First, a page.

So, please, please, please take a minute to look over your receipts before you leave the store - otherwise it might cost you a few bucks!

Tuesday, February 27, 2007

Learning New Skills

To those who might be wondering where I've disappeared to - yes, I am still out here, just not blogging much lately! Between shoveling snow, taking the boys ski pants and boots on and off and on and off and (you get the picture!) and having a wee bit of a nasty virus last week, I just haven't had a burning desire to hop on the computer and create a post.

What I've been trying to get in the mood for, is to get started on my goal of making friends with my sewing machine. So far, not much luck! I am at a bit of a disadvantage as I don't have a spot where I can set up the machine and leave it out (although that's really no excuse). I have a number of projects I would like to work on, so it's not like I have no motivation. And yet, here it is the end of February already and I haven't gotten it together!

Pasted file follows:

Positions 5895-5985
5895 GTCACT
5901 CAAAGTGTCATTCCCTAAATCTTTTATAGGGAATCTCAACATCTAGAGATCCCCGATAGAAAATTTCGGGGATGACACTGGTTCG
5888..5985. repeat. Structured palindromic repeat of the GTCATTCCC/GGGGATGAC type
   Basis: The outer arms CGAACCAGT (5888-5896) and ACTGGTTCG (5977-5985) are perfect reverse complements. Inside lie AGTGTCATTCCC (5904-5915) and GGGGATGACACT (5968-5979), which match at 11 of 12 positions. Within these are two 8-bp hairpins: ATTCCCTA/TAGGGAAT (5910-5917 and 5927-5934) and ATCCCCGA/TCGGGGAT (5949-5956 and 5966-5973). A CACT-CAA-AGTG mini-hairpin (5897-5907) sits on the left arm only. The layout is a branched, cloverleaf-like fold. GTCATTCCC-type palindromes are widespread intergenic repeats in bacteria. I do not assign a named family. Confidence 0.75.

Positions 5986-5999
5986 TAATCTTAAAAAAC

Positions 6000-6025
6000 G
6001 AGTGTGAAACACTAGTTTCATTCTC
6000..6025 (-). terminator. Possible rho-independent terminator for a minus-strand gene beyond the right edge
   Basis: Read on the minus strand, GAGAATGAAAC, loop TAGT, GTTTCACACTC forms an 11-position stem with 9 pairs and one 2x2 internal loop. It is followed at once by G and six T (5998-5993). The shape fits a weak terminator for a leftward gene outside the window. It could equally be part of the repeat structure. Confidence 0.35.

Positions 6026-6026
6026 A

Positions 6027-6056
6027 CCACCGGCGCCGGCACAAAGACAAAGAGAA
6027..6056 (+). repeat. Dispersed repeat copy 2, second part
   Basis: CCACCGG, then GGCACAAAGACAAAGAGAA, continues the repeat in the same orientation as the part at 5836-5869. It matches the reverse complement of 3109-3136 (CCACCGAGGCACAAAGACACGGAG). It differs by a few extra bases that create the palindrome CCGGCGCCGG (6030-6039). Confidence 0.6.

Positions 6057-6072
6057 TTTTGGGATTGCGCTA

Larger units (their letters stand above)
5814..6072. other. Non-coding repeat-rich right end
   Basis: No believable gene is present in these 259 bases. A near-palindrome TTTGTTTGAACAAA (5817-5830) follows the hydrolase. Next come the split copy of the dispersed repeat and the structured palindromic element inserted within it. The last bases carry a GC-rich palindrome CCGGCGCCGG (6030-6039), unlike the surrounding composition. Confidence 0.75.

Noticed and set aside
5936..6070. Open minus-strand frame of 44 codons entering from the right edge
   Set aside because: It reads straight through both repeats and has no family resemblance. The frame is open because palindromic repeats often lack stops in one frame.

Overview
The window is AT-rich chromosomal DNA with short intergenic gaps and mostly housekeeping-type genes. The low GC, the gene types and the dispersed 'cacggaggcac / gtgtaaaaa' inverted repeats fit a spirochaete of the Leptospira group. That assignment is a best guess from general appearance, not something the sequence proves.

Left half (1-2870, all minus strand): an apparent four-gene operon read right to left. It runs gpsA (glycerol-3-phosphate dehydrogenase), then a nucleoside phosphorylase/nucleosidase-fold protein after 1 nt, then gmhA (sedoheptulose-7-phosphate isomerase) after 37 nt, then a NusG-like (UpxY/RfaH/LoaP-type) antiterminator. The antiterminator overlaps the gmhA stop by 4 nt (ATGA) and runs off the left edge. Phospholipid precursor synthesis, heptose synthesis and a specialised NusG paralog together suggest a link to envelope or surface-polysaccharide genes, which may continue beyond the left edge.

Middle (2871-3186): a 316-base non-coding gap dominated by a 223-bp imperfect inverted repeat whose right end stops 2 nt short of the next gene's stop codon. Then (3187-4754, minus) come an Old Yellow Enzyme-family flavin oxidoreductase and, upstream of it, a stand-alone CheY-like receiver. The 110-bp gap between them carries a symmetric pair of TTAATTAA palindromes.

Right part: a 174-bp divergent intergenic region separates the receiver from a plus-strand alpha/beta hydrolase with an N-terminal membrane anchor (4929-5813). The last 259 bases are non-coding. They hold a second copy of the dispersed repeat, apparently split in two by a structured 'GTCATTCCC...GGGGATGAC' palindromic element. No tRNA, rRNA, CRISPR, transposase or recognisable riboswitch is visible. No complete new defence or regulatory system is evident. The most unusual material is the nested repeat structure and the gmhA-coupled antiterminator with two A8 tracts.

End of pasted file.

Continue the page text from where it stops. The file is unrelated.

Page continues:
I think one reason why a lot of people find living more frugally such a challenge is that it often calls upon us to learn new skills, and while that can be fun, it can also be intimidating or overwhelming. For some reason, I was a lot less resistant to trying some new things in the garden last spring than I have been so far to working on improving my sewing skills. I wonder why that is?? It's really not that big a deal to try something new - the worst thing that can happen is that it might not work out, and you'll have learned a bit about what *not* to do. I need to keep this in mind as I convince myself to finally get down to business and pull out the darn sewing machine already!